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21 May 2018Telling Time through the Ages
16 April 2018Cremona and the golden age of violin making
19 March 2018The Art Market : how does it work?
19 February 2018James Wyatt-Charlatan or Genius
15 January 2018Wonders of the Roman Empire-Off Limits
11 December 2017Nativity in Art from Giotto to Picasso.
20 November 2017The Gleaming Spires of London – an armchair tour of London’s finest buildings.
16 October 2017William Cobbett and James Gillray: Political and Personal Cartoons of the early C19th.
18 September 2017Nursery Notions: The Illustration, Music and History of Nursery Rhymes
19 June 2017Objects of Desire: Cabinets and Ornamental Boxes for the Collector
15 May 2017Contemporary Artist:Anthony Gormley and Anish Kapoor
10 April 2017 Vivaldi in Venice
20 March 2017The Glasgow Boys (this will follow the AGM)
20 February 2017Creating A Splash-The St Ives Society of Artists (1927-1952)
16 January 2017 Cobwebs of Fashion-Honiton Lace
12 December 2016Humour in Music
21 November 2016Inn Signia: the Artwork and Stories behind peculiar Pub Names
17 October 2016Lady Butler-Battle Artist
19 September 2016Dale Chihuly

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Telling Time through the Ages Kevin Karney Monday 21 May 2018

Throughout history, mankind has been absorbed with understanding the concept of Time and we have used the ‘tick-tock’ of nature (whether the cycles of sun, stars, moon, or the vibrations of the atom) to develop devices to tell WHEN things should happen. All kinds of other things (whether the flowing of water, the burning of wax or the falling of sand) have been used to tell HOW LONG things should take. A third class of things (bells, guns, or alarm clocks) has alerted us to the NOW – to get something done. As civilization has progressed, the social context of who needed to tell the time - whether civic leaders, the church, merchants or individuals - has varied dramatically. Equally, there has been a continuing drive towards greater accuracy, driven by the needs of navigators, commerce and scientists. But a significant feature of time-telling has been our perception of the transience of our own lives. This appears to have resulted in two things. Firstly, time-telling devices have always been produced with exceptional intricacy, craftsmanship and beauty. Secondly, while poets understand time, philosophers and scientists have struggled.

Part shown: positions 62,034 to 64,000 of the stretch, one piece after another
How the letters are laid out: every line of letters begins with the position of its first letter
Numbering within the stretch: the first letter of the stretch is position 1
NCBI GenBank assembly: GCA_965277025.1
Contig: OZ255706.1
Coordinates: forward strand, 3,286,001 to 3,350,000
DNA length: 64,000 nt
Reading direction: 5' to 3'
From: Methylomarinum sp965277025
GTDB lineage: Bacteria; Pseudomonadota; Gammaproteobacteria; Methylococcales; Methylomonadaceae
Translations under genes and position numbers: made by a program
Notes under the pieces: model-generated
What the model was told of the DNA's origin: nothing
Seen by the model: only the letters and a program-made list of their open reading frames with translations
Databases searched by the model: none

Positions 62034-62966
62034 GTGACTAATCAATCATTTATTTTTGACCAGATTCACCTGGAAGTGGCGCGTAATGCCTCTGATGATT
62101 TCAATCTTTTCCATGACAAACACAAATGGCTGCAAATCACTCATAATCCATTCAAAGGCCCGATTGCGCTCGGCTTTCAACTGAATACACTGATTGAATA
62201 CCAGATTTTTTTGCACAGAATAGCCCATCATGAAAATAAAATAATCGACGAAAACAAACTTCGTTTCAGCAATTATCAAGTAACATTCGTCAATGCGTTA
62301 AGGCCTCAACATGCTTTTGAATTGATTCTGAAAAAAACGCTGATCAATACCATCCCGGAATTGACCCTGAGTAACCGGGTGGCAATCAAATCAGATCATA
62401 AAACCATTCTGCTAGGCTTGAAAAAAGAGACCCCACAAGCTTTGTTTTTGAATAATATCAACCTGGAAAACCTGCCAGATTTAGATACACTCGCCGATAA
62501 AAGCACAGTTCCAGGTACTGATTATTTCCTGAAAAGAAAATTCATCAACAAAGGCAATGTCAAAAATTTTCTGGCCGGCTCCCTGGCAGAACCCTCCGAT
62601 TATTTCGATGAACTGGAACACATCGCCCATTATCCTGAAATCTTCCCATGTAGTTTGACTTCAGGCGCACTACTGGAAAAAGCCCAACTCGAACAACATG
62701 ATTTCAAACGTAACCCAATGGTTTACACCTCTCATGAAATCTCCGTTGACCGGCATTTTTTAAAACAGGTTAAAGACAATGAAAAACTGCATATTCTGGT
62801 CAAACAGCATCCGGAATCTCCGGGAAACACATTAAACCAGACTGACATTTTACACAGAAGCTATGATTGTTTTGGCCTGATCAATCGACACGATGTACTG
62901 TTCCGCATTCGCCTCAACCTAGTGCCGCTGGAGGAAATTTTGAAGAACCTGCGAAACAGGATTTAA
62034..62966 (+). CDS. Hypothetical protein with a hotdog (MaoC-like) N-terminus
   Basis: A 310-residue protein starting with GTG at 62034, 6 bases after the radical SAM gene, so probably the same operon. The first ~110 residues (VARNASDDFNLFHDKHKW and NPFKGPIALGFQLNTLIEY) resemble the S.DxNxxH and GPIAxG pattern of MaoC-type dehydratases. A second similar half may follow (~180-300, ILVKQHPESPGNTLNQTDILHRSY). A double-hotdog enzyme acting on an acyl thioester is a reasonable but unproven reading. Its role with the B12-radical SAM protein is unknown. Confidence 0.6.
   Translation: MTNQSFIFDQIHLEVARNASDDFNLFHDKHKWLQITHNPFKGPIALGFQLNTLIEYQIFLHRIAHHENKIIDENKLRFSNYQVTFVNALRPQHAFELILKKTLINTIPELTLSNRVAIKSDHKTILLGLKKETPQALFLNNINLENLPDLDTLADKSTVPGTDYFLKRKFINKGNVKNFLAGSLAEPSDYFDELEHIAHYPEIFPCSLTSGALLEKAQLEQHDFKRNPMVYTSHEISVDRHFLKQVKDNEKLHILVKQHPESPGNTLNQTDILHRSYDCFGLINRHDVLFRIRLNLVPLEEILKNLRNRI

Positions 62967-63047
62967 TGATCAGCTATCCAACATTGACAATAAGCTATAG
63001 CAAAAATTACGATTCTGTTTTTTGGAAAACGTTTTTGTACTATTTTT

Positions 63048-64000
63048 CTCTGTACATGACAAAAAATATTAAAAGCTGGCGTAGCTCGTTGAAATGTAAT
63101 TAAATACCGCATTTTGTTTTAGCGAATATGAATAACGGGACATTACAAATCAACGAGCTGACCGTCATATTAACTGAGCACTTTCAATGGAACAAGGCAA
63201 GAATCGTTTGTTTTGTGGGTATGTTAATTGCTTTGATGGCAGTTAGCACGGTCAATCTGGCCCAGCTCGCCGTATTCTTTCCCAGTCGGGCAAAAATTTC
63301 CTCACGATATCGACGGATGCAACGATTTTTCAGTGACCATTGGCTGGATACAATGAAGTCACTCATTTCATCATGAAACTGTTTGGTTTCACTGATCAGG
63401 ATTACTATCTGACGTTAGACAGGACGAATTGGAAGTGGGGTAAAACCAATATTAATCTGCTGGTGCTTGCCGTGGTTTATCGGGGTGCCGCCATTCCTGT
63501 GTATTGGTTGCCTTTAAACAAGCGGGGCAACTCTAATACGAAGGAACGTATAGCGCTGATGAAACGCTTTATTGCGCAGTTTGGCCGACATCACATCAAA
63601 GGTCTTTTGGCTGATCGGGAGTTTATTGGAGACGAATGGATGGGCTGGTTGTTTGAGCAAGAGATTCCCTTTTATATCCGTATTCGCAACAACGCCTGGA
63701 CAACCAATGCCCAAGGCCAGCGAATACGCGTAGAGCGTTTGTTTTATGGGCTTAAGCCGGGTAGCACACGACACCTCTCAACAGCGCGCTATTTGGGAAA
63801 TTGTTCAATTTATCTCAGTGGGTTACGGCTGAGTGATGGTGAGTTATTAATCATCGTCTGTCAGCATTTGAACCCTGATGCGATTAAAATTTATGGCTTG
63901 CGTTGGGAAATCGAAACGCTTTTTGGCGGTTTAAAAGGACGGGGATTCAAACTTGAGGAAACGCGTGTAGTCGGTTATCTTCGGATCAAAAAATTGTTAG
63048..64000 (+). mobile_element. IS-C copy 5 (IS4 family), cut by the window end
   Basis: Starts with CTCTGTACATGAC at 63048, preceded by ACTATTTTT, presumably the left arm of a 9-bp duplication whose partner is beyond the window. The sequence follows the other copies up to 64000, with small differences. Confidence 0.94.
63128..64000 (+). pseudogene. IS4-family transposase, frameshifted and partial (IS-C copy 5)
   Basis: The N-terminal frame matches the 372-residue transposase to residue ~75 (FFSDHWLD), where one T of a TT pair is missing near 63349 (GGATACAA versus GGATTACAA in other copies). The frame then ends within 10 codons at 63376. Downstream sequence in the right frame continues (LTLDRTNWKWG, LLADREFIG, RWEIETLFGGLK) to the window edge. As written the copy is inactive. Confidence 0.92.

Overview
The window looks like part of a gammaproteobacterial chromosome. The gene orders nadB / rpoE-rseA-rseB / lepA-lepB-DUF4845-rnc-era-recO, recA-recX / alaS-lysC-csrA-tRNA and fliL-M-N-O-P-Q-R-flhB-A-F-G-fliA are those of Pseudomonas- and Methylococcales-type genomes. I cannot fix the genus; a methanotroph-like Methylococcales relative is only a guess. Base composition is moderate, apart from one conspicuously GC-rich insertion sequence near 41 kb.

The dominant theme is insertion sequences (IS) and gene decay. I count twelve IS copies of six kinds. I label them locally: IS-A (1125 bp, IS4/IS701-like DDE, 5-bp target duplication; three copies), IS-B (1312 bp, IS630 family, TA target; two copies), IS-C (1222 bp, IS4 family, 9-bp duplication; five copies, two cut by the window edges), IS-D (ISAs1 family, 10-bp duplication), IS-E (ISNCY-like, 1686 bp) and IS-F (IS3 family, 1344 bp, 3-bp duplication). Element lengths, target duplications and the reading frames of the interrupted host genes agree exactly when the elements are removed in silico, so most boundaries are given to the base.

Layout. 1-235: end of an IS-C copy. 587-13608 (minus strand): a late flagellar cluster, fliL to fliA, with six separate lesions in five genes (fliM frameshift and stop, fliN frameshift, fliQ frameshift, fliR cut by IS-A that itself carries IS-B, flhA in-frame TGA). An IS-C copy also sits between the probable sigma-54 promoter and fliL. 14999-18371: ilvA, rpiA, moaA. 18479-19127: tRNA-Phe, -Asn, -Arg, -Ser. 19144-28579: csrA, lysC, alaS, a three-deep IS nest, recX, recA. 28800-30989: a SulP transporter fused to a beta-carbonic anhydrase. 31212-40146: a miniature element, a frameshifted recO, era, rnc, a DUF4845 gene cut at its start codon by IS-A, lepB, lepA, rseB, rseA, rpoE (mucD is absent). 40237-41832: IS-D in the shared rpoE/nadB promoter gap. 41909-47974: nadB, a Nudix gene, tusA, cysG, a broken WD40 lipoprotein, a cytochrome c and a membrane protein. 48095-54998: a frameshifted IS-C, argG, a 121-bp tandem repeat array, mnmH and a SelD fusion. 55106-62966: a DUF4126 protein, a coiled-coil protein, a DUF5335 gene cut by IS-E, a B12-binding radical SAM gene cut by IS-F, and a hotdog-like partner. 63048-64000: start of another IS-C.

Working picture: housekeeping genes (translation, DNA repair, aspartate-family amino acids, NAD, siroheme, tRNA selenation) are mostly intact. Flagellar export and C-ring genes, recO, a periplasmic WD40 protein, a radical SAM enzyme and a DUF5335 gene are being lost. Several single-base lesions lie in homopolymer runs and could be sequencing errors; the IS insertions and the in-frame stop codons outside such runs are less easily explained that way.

The lecture looks at all the various time-telling devices and charts, in four chapters, how their use has risen and fallen as history, fashion and technology have progressed

Kevin Karney, son of an Anglican clergyman, was brought up in Northumberland and educated at Rugby School and Trinity College Cambridge. He holds a Masters degree in Natural Sciences.

Since retirement, he has involved himself in charity work and as a Magistrate in Gwent - sitting on both the Adult and Family Benches. He is a long-term NADFAS member and was - for 6 years - Treasurer of the Monmouthshire branch.

With a great-grandfather and uncle who were both notable gnomonists (those interested in Sundials), he has had a lifelong interest in the subject of time-keeping - from both a technical and historical perspective. His specific technical expertise relates to the Equation-of-Time, which - discovered by the Greeks - is the variation between Mean Time and Solar Time. His other great interest is the history of antique cosmology and how Greek cosmological ideas were used extensively in Christian art.

He is a member of both the British Sundial Society (an affiliate of the Royal Astronomical Society) and the North American Sundial Society.